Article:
Attached Proton Test, an 'APT' experiment for structural elucidation

Attached Proton Test, an 'APT' experiment for structural elucidation

A key step towards elucidating structures with NMR spectroscopy is the assignment of signals to specific groups within the molecule being analyzed. Two experiments, DEPT (Distortionless Enhancement by Polarization Transfer) and APT (Attached Proton Test), are typically used to aid this process with 13C NMR spectra.1 Both experiments are similar in that the number of attached protons (i.e. the multiplicity) is revealed by the phase of the 13C NMR signals. The key difference between the DEPT and APT experiment is that signals for quaternary carbons are observed in the APT experiment.

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How strong was your coffee this morning?

How strong was your coffee this morning?

Who doesn’t want to start the day with a warm cup of coffee? Coffee has a stimulating effect on humans because of its caffeine content and for that reason it has become one of the most popular drinks in the world. Some clinical studies actually suggest that small amounts of caffeine everyday might be beneficial for adults. In this blog I am going to highlight an experiment done in collaboration with the Swager group at MIT using an organometallic complex to quantify the caffeine content in regular coffee without sample preparation!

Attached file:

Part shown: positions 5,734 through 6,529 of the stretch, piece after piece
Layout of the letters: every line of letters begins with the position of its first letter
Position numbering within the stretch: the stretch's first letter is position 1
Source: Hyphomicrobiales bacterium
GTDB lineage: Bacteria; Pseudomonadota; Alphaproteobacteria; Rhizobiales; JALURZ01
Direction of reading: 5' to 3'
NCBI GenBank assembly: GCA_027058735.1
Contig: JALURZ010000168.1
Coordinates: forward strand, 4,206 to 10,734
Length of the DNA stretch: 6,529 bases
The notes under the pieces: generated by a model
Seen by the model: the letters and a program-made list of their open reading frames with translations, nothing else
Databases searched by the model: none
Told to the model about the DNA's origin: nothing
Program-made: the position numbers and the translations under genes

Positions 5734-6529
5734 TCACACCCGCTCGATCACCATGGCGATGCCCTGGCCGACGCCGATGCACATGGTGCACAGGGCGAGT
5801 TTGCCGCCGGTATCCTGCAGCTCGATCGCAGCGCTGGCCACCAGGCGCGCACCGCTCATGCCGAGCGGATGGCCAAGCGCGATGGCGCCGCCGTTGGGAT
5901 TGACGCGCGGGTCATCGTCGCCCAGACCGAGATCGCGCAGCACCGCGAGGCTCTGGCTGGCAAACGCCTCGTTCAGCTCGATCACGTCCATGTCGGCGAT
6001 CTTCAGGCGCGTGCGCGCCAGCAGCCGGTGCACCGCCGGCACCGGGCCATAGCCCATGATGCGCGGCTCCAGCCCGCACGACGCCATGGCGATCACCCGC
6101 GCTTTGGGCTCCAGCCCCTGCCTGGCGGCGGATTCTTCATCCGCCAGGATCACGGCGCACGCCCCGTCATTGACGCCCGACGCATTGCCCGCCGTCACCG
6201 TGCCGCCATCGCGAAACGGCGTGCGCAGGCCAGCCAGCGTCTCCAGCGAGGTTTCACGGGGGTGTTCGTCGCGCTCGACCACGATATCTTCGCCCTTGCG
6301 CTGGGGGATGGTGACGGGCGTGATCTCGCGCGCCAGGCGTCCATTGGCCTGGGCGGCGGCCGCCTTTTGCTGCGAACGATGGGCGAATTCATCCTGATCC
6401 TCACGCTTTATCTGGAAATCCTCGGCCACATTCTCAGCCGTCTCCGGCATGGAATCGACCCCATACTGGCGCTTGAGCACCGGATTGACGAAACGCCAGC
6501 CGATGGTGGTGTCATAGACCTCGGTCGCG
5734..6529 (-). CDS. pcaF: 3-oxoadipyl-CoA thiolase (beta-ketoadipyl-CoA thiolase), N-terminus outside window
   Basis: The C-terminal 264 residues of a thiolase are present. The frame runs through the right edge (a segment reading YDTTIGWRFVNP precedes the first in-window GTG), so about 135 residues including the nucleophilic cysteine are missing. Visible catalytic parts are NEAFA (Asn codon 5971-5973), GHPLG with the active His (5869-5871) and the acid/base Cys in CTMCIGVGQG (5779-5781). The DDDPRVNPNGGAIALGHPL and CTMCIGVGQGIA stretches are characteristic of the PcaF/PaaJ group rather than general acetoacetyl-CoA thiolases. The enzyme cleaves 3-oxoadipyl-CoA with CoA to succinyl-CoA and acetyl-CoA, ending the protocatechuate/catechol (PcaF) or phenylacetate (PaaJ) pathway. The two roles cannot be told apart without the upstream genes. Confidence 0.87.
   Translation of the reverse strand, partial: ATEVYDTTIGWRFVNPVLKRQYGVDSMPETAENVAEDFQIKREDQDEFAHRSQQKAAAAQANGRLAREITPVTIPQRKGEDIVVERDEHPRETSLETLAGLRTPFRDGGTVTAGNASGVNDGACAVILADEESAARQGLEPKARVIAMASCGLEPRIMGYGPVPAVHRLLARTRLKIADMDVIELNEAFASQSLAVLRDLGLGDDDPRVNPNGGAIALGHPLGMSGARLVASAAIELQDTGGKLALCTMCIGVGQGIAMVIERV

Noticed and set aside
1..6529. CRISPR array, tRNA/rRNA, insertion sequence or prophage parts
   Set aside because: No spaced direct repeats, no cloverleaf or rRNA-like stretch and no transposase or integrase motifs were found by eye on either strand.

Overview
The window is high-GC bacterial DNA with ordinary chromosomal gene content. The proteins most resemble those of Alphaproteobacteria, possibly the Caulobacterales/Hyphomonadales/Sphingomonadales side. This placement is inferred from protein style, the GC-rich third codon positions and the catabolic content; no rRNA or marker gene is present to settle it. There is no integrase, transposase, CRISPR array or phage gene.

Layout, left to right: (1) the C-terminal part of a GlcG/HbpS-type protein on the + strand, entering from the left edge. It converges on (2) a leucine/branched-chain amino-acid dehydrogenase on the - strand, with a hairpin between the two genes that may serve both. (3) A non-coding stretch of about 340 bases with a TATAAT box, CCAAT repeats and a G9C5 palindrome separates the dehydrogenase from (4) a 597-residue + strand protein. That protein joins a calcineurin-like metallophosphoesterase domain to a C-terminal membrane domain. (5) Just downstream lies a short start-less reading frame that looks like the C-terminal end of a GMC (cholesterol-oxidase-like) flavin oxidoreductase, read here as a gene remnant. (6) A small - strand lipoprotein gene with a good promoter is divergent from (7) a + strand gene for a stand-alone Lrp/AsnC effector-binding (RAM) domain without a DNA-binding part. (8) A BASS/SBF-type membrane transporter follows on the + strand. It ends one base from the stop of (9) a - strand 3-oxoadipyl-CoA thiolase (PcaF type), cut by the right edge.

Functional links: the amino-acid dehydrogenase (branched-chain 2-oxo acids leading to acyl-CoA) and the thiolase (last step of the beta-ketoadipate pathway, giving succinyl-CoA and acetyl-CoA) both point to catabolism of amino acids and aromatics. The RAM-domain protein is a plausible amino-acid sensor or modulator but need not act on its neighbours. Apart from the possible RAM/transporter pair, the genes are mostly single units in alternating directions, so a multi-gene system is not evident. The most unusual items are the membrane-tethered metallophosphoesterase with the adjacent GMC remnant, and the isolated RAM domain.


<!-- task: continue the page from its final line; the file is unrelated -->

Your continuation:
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To D2O or not to D2O?

To D2O or not to D2O?

In the average case one can simply dissolve an analyte in an appropriate deuterated solvent and acquire a simple 1D spectrum to obtain all the required structural information.  However, sometimes doing so may not provide you with all of the information you need!  It is not uncommon to encounter labile proton peaks in functional groups such as alcohols, amines, amides, and carboxylic acids. 

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